Wednesday, February 01, 2006

Home Office Whelk Stall Fiasco

“It is disappointing that the Home Office had not maintained proper financial books and records for the financial year ending 31 March 2005 and has been unable to deliver its accounts for auditing by the statutory deadline." The measured tones of the Comptroller and Auditor General describing yet another shambles in the management of yet another major government department.

The Home Office costs £13bn pa and employs 73,000 staff. Yet it cannot properly account for where all that money goes.

Initially it seems to have been a matter of a footling £3m discrepancy. When the auditors discovered it, the department casually suggested writing it off. And why not? It's not their money after all. The auditors quite rightly rejected such cavalier fiddling.

Instead they insisted on a full drains-up. And guess what. They found that the £3m was just the bit that had floated to the surface. The drains soon disgorged a further £946m of "adjustments" required to balance the books. And even then, the books didn't balance.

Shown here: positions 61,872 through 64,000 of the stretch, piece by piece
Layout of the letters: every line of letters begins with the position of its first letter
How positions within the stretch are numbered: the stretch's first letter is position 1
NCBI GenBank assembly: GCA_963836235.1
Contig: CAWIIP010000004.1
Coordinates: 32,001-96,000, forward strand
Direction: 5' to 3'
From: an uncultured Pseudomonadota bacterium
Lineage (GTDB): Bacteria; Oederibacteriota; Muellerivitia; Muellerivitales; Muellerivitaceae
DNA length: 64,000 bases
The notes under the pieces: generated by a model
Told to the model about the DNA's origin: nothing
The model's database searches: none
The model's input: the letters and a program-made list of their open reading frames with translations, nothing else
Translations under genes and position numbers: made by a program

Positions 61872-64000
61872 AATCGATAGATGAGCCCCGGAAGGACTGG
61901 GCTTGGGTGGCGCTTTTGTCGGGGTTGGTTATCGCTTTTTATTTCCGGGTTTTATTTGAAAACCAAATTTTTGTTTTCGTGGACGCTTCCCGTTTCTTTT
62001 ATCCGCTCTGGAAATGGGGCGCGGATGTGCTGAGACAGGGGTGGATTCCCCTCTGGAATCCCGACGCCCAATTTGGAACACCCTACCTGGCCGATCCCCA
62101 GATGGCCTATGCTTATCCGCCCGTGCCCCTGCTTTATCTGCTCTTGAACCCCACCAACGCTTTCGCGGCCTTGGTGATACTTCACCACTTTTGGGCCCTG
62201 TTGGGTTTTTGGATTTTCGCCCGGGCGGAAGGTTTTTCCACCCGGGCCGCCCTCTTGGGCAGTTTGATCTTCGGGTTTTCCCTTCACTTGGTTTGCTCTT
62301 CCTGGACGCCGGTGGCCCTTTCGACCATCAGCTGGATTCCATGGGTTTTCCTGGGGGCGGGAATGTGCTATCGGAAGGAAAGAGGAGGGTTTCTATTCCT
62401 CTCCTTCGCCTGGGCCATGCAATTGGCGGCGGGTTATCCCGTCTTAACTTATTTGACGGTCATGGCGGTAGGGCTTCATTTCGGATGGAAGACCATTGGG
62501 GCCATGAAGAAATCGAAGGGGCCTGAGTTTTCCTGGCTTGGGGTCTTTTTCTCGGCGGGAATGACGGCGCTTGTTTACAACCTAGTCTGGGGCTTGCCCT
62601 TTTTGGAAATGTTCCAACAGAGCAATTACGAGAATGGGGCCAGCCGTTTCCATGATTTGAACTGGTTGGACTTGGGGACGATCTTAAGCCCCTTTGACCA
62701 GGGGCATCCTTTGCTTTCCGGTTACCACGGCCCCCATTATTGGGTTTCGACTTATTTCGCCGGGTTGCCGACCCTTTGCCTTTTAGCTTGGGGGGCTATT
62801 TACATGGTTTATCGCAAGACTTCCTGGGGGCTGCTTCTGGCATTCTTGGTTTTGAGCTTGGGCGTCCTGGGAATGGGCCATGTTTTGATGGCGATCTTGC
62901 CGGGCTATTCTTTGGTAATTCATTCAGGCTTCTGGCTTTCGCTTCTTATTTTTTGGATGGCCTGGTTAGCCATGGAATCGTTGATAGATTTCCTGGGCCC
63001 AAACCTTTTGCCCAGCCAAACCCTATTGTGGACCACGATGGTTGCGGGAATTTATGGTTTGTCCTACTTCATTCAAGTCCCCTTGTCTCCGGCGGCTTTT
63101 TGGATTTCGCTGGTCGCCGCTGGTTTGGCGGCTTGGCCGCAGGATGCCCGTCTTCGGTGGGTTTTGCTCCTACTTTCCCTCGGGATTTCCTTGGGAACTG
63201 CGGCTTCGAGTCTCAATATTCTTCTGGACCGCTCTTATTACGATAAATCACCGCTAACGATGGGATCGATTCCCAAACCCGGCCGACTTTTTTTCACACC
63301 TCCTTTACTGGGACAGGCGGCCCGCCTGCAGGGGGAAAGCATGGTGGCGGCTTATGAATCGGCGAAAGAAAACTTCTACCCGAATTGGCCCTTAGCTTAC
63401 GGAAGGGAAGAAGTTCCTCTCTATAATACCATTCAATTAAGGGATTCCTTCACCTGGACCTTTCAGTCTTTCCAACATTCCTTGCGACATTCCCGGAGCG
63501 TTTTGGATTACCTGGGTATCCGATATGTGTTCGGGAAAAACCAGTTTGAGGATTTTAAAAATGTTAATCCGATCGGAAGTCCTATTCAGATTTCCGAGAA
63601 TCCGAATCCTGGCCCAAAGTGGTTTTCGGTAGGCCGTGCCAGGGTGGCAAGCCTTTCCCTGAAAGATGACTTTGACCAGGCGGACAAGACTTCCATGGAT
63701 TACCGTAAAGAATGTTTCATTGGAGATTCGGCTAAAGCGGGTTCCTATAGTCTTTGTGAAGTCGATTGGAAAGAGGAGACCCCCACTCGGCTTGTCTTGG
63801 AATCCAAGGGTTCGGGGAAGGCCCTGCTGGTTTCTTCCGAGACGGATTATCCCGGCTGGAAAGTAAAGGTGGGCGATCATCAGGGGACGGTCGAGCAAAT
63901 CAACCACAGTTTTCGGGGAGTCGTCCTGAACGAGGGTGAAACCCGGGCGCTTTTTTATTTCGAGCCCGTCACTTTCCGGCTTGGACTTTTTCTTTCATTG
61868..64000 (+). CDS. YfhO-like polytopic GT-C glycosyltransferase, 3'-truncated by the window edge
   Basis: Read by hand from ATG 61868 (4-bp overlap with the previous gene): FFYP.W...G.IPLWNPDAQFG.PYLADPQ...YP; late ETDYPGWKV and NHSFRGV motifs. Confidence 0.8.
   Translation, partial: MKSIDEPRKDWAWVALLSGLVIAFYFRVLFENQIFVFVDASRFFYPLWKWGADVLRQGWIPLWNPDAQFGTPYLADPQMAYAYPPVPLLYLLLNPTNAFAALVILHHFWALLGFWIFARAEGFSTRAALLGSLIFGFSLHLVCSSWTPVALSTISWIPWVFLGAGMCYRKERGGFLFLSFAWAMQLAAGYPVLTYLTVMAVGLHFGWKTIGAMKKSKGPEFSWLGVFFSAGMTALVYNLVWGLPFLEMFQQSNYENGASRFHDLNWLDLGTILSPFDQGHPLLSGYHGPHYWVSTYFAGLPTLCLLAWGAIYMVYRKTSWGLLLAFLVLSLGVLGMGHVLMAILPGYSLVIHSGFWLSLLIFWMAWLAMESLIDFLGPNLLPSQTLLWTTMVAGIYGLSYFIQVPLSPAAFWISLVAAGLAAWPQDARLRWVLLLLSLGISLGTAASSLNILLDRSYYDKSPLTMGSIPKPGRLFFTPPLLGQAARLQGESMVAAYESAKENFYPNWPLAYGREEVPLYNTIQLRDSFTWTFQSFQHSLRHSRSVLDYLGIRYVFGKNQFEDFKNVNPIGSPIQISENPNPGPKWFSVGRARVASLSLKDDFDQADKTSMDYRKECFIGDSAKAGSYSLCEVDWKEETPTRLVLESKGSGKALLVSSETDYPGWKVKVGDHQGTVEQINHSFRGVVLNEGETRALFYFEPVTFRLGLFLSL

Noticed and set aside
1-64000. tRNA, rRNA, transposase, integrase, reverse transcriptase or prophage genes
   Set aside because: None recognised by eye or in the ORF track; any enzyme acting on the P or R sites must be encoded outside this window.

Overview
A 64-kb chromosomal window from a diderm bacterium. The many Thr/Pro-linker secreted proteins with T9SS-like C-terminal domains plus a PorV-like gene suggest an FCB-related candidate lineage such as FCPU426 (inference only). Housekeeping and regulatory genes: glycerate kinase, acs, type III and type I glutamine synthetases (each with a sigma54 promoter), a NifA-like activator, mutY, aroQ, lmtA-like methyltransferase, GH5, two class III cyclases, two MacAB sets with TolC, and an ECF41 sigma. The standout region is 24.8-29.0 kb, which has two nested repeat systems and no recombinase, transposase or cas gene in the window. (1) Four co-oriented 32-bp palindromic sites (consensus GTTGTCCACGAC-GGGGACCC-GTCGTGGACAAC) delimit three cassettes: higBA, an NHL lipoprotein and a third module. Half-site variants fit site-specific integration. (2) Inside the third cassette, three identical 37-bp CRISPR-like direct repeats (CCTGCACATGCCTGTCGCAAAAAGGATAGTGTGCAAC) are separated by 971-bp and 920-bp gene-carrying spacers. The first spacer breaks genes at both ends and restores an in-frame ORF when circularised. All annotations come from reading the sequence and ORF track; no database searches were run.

In reality the department's basic financial accounting systems are virtually useless. The NAO's Report makes grim reading, but mentions: "...implementation of a new accounting system...Difficulties encountered in the transfer and cleansing of data...staff were not trained ...lack of understanding of the new accounting system...lack of skills...compounded by late recognition by management of serious problems... Management procedures... inadequate."

So we have another total shambles only too reminiscent of the DWP meltdown (as you may recall, they can only account to the nearest £500m, lose at least £3bn pa to fraud, and produce accounts of such mind-boggling unreliability that they've been qualified each and every year for the last fifteen).

We've said it before, but a whelk stall running like this would go out of business. If it didn't go bust, the authorities would close it down.

PS The Permanent Secretary in charge of the Home Office shambles was Sir John Gieve. He's now "been moved". To the Bank of England, where he's in charge of financial stability! You really couldn't make this stuff up.

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